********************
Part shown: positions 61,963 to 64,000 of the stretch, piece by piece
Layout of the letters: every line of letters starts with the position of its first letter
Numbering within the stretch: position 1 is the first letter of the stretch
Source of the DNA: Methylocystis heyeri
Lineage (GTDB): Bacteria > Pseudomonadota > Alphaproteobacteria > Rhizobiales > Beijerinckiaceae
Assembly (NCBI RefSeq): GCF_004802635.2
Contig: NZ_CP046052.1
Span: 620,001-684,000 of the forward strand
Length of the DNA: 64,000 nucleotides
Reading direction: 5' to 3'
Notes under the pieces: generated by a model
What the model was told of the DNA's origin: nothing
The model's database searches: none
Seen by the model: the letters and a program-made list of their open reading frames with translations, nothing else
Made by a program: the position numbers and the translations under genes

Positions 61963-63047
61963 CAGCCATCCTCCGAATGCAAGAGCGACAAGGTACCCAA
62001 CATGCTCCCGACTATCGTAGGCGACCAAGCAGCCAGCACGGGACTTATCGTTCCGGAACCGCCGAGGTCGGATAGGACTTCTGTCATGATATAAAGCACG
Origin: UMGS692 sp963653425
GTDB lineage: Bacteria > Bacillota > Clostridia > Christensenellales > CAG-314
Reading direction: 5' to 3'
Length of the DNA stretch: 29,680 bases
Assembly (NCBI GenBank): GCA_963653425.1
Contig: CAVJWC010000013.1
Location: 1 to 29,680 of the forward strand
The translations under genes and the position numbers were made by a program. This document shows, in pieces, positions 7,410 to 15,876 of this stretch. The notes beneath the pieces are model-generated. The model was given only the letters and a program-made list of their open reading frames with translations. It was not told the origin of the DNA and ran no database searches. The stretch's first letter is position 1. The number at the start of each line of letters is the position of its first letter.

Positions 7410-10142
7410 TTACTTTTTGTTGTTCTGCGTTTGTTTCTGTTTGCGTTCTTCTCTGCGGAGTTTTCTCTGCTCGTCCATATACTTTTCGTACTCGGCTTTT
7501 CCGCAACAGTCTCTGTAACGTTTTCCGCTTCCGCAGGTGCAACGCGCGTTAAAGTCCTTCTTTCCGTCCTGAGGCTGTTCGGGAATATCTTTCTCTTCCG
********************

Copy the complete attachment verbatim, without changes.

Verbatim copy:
Part shown: positions 61,963 to 64,000 of the stretch, piece by piece
Layout of the letters: every line of letters starts with the position of its first letter
Numbering within the stretch: position 1 is the first letter of the stretch
Source of the DNA: Methylocystis heyeri
Lineage (GTDB): Bacteria > Pseudomonadota > Alphaproteobacteria > Rhizobiales > Beijerinckiaceae
Assembly (NCBI RefSeq): GCF_004802635.2
Contig: NZ_CP046052.1
Span: 620,001-684,000 of the forward strand
Length of the DNA: 64,000 nucleotides
Reading direction: 5' to 3'
Notes under the pieces: generated by a model
What the model was told of the DNA's origin: nothing
The model's database searches: none
Seen by the model: the letters and a program-made list of their open reading frames with translations, nothing else
Made by a program: the position numbers and the translations under genes

Positions 61963-63047
61963 CAGCCATCCTCCGAATGCAAGAGCGACAAGGTACCCAA
62001 CATGCTCCCGACTATCGTAGGCGACCAAGCAGCCAGCACGGGACTTATCGTTCCGGAACCGCCGAGGTCGGATAGGACTTCTGTCATGATATAAAGCACG
Origin: UMGS692 sp963653425
GTDB lineage: Bacteria > Bacillota > Clostridia > Christensenellales > CAG-314
Reading direction: 5' to 3'
Length of the DNA stretch: 29,680 bases
Assembly (NCBI GenBank): GCA_963653425.1
Contig: CAVJWC010000013.1
Location: 1 to 29,680 of the forward strand
The translations under genes and the position numbers were made by a program. This document shows, in pieces, positions 7,410 to 15,876 of this stretch. The notes beneath the pieces are model-generated. The model was given only the letters and a program-made list of their open reading frames with translations. It was not told the origin of the DNA and ran no database searches. The stretch's first letter is position 1. The number at the start of each line of letters is the position of its first letter.

Positions 7410-10142
7410 TTACTTTTTGTTGTTCTGCGTTTGTTTCTGTTTGCGTTCTTCTCTGCGGAGTTTTCTCTGCTCGTCCATATACTTTTCGTACTCGGCTTTT
7501 CCGCAACAGTCTCTGTAACGTTTTCCGCTTCCGCAGGTGCAACGCGCGTTAAAGTCCTTCTTTCCGTCCTGAGGCTGTTCGGGAATATCTTTCTCTTCCG